President Donald Trump, in the first significant test of his legislative clout, sought to reassure the public — and maybe himself — about the future of the healthcare bill he has now firmly put himself behind.
"Despite what you hear in the press, healthcare is coming along great. We are talking to many groups and it will end in a beautiful picture!" Trump tweeted Wednesday.
In a wild week, the future of America's healthcare system suddenly became a bit clearer — and a lot messier at the same time — with the introduction of the GOP's American Health Care Act.
The bill would repeal and replace huge swaths of the Affordable Care Act, better known as Obamacare, and affect millions of Americans' health insurance. It has earned the support of House Speaker Paul Ryan and Trump, who have both touted the law as a necessary step to saving the "collapsing Obamacare."
While the GOP leadership's bill has made a steady advance through Congress, there are a number of potentially fatal challenges awaiting the AHCA in the next few weeks — starting with their own caucus.
Since the Monday night introduction of the bill, the AHCA has passed two major procedural hurdles towards being signed into law.
The bill was approved by the House Ways and Means and Energy and Commerce committees after a process called "markup." The markups allow House lawmakers to add amendments to the bill and debate its potential effects.
While Democrats staged marathons in both committees to delay the AHCA or add amendments altering the law — Ways and Means argued the bill for roughly 18 hours, while Energy and Commerce went around 27 hours — the AHCA ultimately passed along unscathed.
The bill must next go to the House Budget Committee for mark up before it is sent to the full House for a vote.
Attacks from inside the House
While the AHCA is moving through the committees, some of its most outspoken criticism has come not from Republicans' opponents, but from within the party itself.
On the one hand are conservatives in both the House and Senate, who have attacked the bill for being too soft and not fully repealing the ACA. This camp believes that the tax credits for people to buy insurance are an entitlement that will lead to a worsening federal deficit.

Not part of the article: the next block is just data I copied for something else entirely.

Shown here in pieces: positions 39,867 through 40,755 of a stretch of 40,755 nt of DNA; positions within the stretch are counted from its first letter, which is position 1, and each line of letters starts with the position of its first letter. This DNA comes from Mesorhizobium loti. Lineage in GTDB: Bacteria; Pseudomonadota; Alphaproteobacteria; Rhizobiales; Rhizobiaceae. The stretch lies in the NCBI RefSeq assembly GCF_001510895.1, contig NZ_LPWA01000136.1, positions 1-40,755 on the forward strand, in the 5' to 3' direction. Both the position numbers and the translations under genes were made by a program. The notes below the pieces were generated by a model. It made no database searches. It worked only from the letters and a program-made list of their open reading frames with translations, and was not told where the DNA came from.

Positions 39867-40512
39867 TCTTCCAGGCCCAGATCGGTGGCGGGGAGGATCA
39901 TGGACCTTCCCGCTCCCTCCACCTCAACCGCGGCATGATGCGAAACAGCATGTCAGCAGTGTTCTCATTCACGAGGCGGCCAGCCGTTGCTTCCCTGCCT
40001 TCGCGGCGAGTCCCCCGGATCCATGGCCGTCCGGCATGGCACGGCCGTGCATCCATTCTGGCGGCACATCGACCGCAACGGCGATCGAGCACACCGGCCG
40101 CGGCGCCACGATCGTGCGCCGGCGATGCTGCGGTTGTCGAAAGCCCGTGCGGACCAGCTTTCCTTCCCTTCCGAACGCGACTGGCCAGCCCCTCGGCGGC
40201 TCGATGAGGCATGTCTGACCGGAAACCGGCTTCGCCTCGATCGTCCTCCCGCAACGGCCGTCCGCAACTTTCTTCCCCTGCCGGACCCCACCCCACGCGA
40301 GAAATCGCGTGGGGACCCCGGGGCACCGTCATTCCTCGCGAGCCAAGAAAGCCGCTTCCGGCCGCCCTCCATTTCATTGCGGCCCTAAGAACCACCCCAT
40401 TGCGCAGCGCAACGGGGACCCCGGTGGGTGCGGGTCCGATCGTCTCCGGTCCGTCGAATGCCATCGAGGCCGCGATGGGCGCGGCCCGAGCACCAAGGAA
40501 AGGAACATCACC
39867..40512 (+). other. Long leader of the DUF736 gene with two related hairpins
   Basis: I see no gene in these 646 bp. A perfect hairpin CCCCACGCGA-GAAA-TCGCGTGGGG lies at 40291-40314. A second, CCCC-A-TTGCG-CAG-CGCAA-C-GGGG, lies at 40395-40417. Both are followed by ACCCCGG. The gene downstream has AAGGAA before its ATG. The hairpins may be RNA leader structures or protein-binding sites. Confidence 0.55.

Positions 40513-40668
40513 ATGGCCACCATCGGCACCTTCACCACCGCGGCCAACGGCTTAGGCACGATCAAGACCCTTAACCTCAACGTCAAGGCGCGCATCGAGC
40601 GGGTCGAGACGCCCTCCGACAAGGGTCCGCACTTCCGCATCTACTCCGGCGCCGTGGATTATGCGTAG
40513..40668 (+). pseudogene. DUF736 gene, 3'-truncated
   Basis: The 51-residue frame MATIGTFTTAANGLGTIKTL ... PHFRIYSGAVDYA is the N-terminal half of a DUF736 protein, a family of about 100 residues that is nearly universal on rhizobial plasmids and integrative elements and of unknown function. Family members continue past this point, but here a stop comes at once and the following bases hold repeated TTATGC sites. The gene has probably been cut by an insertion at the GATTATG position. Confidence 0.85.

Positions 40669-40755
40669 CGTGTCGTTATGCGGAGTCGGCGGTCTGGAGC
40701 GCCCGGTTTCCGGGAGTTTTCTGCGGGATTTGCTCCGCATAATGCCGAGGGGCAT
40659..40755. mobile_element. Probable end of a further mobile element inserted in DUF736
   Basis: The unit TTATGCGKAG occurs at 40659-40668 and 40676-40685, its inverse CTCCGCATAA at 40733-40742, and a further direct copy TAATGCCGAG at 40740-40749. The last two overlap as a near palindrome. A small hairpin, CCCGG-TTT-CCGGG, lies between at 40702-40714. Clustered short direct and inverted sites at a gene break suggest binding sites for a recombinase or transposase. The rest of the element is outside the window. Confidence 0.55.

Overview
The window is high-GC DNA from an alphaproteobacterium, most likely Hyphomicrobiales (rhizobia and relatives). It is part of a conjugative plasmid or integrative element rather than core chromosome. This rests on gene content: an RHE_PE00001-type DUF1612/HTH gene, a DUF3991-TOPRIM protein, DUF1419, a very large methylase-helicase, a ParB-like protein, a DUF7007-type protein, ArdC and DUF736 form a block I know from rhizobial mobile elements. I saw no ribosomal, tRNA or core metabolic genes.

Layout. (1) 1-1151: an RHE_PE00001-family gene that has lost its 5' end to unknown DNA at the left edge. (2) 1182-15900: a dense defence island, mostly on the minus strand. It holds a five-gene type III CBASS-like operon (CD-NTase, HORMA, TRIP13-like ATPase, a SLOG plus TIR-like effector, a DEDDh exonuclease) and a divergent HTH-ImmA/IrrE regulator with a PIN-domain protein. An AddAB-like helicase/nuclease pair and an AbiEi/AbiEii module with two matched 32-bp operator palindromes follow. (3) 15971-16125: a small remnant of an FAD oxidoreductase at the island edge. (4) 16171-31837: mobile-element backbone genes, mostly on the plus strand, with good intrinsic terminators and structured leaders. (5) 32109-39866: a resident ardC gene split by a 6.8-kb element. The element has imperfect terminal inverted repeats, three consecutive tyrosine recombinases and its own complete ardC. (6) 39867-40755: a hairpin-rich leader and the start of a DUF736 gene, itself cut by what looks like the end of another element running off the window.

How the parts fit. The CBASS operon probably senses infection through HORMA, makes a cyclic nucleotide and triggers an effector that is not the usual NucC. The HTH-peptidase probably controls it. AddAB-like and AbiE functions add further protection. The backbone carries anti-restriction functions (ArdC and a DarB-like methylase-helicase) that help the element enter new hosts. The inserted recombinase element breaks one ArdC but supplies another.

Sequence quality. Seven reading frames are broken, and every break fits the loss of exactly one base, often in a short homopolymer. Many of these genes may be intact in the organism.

Sen. Rand Paul is in the camp. He has been on a crusade against the AHCA over the past week, attacking it repeatedly in the press and advocating for a simple ACA repeal bill instead.
"There's one thing that has united Republicans in when we won the House, in 2014 when we won the Senate, and in 2016 when we won the White House. This doesn't divide Republicans, this brings us together, and that is complete repeal, clean repeal," Paul said at a press conference on Wednesday.
Members of the conservative House Freedom Caucus have also opposed the law due to the tax credits. Freedom Caucus leader Rep. Mark Meadows even said that he would vote against the law because he believes it will cause health insurance premiums to rise.
On the other end of the party are Republicans who are worried that the AHCA goes too far in its rollback of Medicaid expansion funding.
The funding in the ACA has allowed 34 states and the District of Columbia to expand the government program to people making up to 138% of the federal poverty level.
Most of the concern for this provision comes from the Senate. Four senators wrote a letter to Senate Majority Leader Mitch McConnell just hours before the release of the AHCA saying they would not support any legislation that would affect Medicaid funding.
Additionally, Sen. Tom Cotton of Arkansas, a long-time Trump supporter, tweeted on Thursday morning that the Medicaid provision made the bill un-passable in the Senate and that Republicans should just "start over" on the law.
"House health-care bill can't pass Senate w/o major changes," Cotton tweeted. "To my friends in House: pause, start over. Get it right, don't get it fast."
In addition to lawmakers, a number of outside groups have taken shots at the new healthcare bill.
Conservative groups that have been opponents of Obamacare for years attacked the bill after its release for not going far enough in gutting the ACA.